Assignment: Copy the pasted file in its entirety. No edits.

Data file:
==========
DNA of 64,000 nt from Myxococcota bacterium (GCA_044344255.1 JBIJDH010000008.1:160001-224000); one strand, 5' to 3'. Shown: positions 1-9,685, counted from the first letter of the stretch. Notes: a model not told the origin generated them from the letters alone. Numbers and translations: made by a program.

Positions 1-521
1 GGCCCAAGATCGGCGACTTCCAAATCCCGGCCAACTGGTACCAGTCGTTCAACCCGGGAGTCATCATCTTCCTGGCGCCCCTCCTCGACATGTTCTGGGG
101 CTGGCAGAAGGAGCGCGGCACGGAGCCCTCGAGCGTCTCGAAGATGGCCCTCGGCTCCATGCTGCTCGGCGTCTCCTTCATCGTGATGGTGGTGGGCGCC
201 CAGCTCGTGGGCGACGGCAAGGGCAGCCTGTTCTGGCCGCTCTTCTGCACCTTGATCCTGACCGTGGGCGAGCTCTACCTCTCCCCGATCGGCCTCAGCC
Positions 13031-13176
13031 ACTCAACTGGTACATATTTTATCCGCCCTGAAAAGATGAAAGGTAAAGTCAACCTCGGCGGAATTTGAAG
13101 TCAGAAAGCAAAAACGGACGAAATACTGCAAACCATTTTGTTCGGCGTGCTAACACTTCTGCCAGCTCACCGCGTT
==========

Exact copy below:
DNA of 64,000 nt from Myxococcota bacterium (GCA_044344255.1 JBIJDH010000008.1:160001-224000); one strand, 5' to 3'. Shown: positions 1-9,685, counted from the first letter of the stretch. Notes: a model not told the origin generated them from the letters alone. Numbers and translations: made by a program.

Positions 1-521
1 GGCCCAAGATCGGCGACTTCCAAATCCCGGCCAACTGGTACCAGTCGTTCAACCCGGGAGTCATCATCTTCCTGGCGCCCCTCCTCGACATGTTCTGGGG
101 CTGGCAGAAGGAGCGCGGCACGGAGCCCTCGAGCGTCTCGAAGATGGCCCTCGGCTCCATGCTGCTCGGCGTCTCCTTCATCGTGATGGTGGTGGGCGCC
201 CAGCTCGTGGGCGACGGCAAGGGCAGCCTGTTCTGGCCGCTCTTCTGCACCTTGATCCTGACCGTGGGCGAGCTCTACCTCTCCCCGATCGGCCTCAGCC
Positions 13031-13176
13031 ACTCAACTGGTACATATTTTATCCGCCCTGAAAAGATGAAAGGTAAAGTCAACCTCGGCGGAATTTGAAG
13101 TCAGAAAGCAAAAACGGACGAAATACTGCAAACCATTTTGTTCGGCGTGCTAACACTTCTGCCAGCTCACCGCGTT